“The differences can be managed via an abstraction layer,” Turri says. “We’ve built a proof of concept to validate [that] this approach works. The cost to build and maintain the abstraction layer would need to be weighed against the cost of lock-in.”

Careful planning either up front before the move to the cloud or before an incumbent provider’s service no longer works can help lower the lock-in headaches, Turri says. “Look at decoupling and abstracting as much as possible,” he says. “The less dependencies the better.”

Go the multi-cloud route

Organizations increasingly are creating multi-cloud environments, and that can help maintain the threat of defection if things don’t work out with a particular service provider.

“We choose to work with a number of cloud providers for our own workloads, to help prove out multi-cloud operations, to balance our risk across the ecosystem, and to help compare and contrast cloud service providers so that we can better inform our clients,” Becirovic says.

Competition among cloud providers is fierce, as costs to provide services and different options become more optimized, Becirovic says. “The consumers of those services, in this case enterprises, are positioned to be able to reap those benefits,” he says.

Organizations should strive to have at least two public cloud platform-as-a-service (PaaS) and infrastructure-as-a-service (IaaS) providers, Walden says. “And you will have a larger number of SaaS providers,” he says.

Leverage open source technologies where possible

One of the major selling points of cloud service providers is the ease with which new technologies can be evaluated and implemented, says Nick Wilson, vice president of TechOps at GoSpotCheck, which provides a mobile workforce software platform.

“This can be a double-edged sword, however, in the case where these technologies are proprietary,” Wilson says. “The best solution for avoiding lock-in is using components based on well known open source technologies, and use of cross-platform tools for managing these components.”

For example, GoSpotCheck is building its next-generation services using containers running in Kubernetes. “Every cloud provider has their own variation of a Kubernetes offering, but the underlying technology is open source and platform-agnostic,” Wilson says. “This makes it possible for us to move our clusters and containers around.”

The company has built its SaaS platform natively in the public cloud, leveraging PaaS providers such as Heroku and IaaS providers such as Google and Amazon Web Services to power its web applications, mobile backends, and data warehousing and advanced analytics.

Take advantage of contract renewal opportunities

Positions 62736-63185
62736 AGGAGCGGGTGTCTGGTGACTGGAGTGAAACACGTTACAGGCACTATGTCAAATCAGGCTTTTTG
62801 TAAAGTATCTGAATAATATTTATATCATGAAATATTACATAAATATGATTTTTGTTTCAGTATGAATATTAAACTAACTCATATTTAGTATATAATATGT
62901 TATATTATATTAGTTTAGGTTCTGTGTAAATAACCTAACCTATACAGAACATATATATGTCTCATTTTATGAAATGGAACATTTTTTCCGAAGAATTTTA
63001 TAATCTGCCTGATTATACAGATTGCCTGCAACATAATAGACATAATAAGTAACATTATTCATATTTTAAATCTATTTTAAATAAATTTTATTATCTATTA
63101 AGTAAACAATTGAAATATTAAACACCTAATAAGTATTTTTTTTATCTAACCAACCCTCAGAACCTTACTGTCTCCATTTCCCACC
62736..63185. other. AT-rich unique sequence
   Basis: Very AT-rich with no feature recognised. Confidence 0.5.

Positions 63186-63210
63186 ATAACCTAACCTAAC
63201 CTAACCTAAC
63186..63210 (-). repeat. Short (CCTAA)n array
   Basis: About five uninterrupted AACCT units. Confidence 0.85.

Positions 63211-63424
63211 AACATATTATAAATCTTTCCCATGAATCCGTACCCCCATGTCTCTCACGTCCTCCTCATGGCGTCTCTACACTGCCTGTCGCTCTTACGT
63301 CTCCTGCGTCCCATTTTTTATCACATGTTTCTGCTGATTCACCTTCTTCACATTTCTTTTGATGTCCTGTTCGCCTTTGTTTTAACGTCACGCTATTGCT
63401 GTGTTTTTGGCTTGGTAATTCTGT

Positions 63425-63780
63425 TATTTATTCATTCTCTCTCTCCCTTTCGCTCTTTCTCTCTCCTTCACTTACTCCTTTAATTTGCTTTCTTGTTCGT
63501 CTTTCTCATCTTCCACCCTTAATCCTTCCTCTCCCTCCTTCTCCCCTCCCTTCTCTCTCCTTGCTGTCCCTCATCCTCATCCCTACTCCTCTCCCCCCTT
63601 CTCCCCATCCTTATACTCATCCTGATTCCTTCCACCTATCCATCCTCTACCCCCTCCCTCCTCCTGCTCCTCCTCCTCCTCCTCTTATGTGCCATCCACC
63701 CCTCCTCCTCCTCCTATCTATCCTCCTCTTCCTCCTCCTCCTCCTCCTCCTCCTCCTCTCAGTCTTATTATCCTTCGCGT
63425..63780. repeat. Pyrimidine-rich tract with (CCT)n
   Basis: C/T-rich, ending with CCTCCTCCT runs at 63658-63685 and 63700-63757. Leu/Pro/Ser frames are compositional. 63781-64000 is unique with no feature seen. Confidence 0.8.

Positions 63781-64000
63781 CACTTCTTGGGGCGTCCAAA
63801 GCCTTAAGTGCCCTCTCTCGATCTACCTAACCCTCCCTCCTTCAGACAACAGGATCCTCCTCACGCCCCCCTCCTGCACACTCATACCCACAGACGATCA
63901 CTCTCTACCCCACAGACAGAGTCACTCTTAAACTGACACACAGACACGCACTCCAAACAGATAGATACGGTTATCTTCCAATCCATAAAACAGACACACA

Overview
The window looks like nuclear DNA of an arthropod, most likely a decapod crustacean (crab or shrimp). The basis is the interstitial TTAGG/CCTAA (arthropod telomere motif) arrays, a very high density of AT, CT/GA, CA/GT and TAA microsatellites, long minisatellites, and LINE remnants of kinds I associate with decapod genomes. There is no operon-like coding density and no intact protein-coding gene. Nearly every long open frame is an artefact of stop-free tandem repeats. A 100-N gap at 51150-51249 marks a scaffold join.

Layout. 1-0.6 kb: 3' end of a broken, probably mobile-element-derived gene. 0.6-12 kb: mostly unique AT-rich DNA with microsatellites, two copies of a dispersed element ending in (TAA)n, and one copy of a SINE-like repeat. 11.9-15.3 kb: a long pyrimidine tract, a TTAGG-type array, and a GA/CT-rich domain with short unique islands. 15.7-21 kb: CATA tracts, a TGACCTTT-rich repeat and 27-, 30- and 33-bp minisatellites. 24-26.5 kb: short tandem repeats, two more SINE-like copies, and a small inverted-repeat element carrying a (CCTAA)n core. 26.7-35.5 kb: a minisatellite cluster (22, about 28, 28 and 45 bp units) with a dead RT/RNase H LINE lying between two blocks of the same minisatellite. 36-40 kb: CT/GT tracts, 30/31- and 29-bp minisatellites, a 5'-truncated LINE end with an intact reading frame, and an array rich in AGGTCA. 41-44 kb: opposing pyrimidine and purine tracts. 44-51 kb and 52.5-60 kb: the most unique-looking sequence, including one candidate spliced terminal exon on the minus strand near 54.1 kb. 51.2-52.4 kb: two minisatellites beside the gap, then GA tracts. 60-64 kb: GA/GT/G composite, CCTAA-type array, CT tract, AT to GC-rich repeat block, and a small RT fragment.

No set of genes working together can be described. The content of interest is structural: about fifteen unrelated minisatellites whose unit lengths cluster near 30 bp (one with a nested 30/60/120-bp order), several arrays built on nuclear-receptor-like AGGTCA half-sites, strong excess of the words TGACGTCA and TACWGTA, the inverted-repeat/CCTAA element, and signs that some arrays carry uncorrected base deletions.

Negotiating out of an existing contract is usually best done at renewal time, Wilson says.

“When we came up for renewal on a long-term enterprise contract with one of our providers, we opted to not renew and instead revert to higher pay-as-you-go pricing,” Wilson says. “The provider would have preferred us to stay locked into an enterprise contract. But it didn’t make sense for where we are heading as a business.”

The cloud provider ultimately supported GoSpotCheck in its decision, and the companies are still working together, “just at a more manageable footprint that we are in the process of right-sizing,” Wilson says.

There are always trade-offs when deciding on what level to work with a cloud provider, Wilson says. “The pay-as-you-go model is great when starting out,” he says. “But generally [it] has the least favorable pricing in exchange for the greatest flexibility. So when deciding to lock into a term contract, it is important to have a long-term vision of what you want your cloud footprint to be.”

Have an exit strategy in place from the beginning

It might sound overly negative, but it’s prudent to assume that something will go wrong with a cloud provider and plan for that eventuality even before signing the contract.

“You can avoid the pitfalls of vendor lock-in by thinking about the exit from the first day,” says Charlie Li, executive vice president and chief cloud officer at technology consulting firm Capgemini North America.

“That means ensuring your design, data, and processes are written in such a way that can be easily applied to future technology environments,” Li says. “If portability is likely to be required, only use niche cloud vendor-specific services where they absolutely provide definite business benefits and justify the ROI [return on investment] within a two- to three-year timeframe.”

Don’t use proprietary cloud vendor services just because they are available, Li says. “Take the time to use industry standard tools to make a migration in the future easier,” he says. “What’s more, you can future-proof your cloud operations by heavily leveraging containers, microservices architecture, and an API [application programming interface] strategy, thus becoming platform-independent.”